By Joshua Sharf, Originally published in JNS
There won’t be any sunshine for boycotters of Israel in the Sunshine State.
In a near-unanimous 112-2 vote, the Florida House of Representatives on Feb. 24 passed “Senate Bill 86: Scrutinized Companies,” legislation designed to prevent Florida from investing in or doing business with companies participating in boycotts of Israel.
If signed into law by Florida Governor Rick Scott, the bill would require the state to maintain a list of “scrutinized companies” participating in boycotts of Israel, or boycotts against companies and individuals doing business in Israel. Even a statement by a company that it planned to participate in such a boycott could be held against the company. The bill also makes no distinction between undisputed Israeli territory and the communities located beyond Israel’s 1967 lines. Florida’s state government would be required to divest from companies on the “scrutinized” list, while municipal governments within the state would also be prohibited from contracting with companies on the list above a threshold amount.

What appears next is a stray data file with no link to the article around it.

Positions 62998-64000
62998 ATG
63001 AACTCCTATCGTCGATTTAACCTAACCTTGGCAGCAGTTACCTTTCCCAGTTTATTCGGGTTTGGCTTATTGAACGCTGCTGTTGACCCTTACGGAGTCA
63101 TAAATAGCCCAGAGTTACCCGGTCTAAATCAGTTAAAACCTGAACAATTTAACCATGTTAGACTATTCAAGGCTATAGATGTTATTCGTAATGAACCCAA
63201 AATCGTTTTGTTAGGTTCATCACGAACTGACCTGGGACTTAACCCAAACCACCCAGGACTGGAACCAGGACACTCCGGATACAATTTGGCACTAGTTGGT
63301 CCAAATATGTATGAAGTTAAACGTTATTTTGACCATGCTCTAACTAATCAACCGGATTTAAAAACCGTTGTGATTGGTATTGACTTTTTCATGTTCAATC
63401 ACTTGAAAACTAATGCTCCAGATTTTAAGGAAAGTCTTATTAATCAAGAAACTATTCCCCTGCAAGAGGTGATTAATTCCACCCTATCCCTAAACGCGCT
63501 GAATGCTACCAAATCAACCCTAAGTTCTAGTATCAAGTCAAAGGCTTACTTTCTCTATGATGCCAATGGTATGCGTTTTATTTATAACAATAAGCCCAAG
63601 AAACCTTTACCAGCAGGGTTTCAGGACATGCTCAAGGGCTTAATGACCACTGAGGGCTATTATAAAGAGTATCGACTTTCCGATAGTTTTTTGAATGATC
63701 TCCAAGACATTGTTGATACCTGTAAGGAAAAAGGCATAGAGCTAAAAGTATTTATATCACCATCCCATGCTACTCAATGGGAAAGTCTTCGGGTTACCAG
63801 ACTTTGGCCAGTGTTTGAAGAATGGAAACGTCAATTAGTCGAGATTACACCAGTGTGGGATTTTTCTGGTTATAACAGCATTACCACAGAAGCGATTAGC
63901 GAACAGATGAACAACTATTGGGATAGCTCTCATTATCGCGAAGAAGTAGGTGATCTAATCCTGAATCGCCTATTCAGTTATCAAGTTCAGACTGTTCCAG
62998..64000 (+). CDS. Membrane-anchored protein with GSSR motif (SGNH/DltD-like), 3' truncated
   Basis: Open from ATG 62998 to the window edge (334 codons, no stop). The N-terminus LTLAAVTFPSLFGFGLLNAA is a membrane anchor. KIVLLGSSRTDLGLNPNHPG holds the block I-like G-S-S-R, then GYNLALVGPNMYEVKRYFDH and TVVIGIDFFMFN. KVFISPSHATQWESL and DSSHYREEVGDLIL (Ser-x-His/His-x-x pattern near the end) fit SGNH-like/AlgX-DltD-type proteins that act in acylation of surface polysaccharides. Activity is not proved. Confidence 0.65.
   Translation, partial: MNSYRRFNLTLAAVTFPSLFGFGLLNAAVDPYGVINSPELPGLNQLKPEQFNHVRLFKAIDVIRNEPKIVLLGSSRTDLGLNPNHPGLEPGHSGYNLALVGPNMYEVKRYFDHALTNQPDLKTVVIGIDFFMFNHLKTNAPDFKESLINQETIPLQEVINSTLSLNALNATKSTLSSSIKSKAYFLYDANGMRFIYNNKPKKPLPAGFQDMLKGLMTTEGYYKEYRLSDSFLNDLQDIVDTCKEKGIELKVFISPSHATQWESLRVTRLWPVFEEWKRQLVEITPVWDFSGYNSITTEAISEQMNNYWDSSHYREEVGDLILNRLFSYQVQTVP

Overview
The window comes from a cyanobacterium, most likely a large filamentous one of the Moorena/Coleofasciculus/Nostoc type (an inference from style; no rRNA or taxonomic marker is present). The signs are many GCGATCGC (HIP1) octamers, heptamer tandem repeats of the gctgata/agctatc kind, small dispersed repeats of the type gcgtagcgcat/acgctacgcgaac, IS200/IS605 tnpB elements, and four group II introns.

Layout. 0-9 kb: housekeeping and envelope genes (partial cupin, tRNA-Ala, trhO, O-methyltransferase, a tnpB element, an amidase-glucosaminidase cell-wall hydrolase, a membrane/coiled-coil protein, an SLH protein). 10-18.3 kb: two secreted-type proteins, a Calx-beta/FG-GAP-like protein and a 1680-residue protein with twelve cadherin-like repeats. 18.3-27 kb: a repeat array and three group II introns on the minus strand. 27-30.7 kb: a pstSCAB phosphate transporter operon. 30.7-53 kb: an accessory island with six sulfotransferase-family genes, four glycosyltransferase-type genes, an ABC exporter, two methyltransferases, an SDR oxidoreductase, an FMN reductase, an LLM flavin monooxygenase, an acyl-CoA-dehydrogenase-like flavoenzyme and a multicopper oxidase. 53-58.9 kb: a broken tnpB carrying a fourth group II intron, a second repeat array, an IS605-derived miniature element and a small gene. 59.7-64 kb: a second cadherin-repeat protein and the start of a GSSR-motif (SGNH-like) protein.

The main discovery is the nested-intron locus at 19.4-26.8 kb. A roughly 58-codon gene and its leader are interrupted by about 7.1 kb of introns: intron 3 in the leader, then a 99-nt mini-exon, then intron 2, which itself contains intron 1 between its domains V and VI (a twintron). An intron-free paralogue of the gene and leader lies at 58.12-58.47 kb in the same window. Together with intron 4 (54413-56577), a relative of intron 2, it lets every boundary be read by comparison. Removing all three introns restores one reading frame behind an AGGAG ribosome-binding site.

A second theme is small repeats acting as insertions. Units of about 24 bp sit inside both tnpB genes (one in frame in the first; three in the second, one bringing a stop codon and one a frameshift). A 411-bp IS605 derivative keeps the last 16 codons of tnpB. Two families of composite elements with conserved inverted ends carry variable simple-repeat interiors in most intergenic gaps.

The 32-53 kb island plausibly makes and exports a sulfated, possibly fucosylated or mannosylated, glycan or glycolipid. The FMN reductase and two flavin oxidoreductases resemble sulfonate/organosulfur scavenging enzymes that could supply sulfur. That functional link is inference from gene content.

In a growing trend of individual U.S. states taking legislative action against the anti-Israel Boycott, Divestment and Sanctions (BDS) movement, Tennessee, New York, and Pennsylvania have all passed resolutions condemning BDS, while Illinois, Indiana, and South Carolina have gone even further. Illinois passed a bill that prohibits state pension funds from including in their portfolios companies that participate in the BDS movement. South Carolina passed legislation that bars state agencies from contracting with any business that boycotts others “based on race, color, religion, gender, or national origin.” Most recently, a measure passed unanimously in January by the Indiana House of Representatives requires “the public retirement system to divest from businesses that engage in action or inaction to boycott, divest from, or sanction Israel.” The Florida legislation, too, goes beyond condemnation of BDS.